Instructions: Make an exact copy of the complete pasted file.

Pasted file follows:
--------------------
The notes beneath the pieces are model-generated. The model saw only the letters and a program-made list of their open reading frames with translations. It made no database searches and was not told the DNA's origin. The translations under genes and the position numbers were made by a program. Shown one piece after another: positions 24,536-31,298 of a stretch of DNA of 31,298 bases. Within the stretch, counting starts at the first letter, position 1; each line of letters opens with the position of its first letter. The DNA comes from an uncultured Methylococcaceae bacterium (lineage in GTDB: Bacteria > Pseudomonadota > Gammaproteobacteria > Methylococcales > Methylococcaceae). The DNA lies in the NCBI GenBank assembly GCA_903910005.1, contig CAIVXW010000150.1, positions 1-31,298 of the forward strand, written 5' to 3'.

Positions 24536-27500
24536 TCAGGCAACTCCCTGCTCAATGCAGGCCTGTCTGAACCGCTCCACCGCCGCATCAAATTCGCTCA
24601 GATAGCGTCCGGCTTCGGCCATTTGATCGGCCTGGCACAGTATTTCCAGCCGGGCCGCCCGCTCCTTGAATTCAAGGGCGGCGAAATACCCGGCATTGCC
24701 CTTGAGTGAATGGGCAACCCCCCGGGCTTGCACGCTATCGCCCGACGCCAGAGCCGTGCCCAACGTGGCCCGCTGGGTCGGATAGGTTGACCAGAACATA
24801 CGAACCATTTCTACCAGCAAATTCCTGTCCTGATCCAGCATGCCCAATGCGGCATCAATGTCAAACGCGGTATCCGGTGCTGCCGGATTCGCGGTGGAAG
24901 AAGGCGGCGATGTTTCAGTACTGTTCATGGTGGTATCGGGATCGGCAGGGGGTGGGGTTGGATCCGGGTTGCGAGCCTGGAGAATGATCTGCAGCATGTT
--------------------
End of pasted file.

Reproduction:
The notes beneath the pieces are model-generated. The model saw only the letters and a program-made list of their open reading frames with translations. It made no database searches and was not told the DNA's origin. The translations under genes and the position numbers were made by a program. Shown one piece after another: positions 24,536-31,298 of a stretch of DNA of 31,298 bases. Within the stretch, counting starts at the first letter, position 1; each line of letters opens with the position of its first letter. The DNA comes from an uncultured Methylococcaceae bacterium (lineage in GTDB: Bacteria > Pseudomonadota > Gammaproteobacteria > Methylococcales > Methylococcaceae). The DNA lies in the NCBI GenBank assembly GCA_903910005.1, contig CAIVXW010000150.1, positions 1-31,298 of the forward strand, written 5' to 3'.

Positions 24536-27500
24536 TCAGGCAACTCCCTGCTCAATGCAGGCCTGTCTGAACCGCTCCACCGCCGCATCAAATTCGCTCA
24601 GATAGCGTCCGGCTTCGGCCATTTGATCGGCCTGGCACAGTATTTCCAGCCGGGCCGCCCGCTCCTTGAATTCAAGGGCGGCGAAATACCCGGCATTGCC
24701 CTTGAGTGAATGGGCAACCCCCCGGGCTTGCACGCTATCGCCCGACGCCAGAGCCGTGCCCAACGTGGCCCGCTGGGTCGGATAGGTTGACCAGAACATA
24801 CGAACCATTTCTACCAGCAAATTCCTGTCCTGATCCAGCATGCCCAATGCGGCATCAATGTCAAACGCGGTATCCGGTGCTGCCGGATTCGCGGTGGAAG
24901 AAGGCGGCGATGTTTCAGTACTGTTCATGGTGGTATCGGGATCGGCAGGGGGTGGGGTTGGATCCGGGTTGCGAGCCTGGAGAATGATCTGCAGCATGTT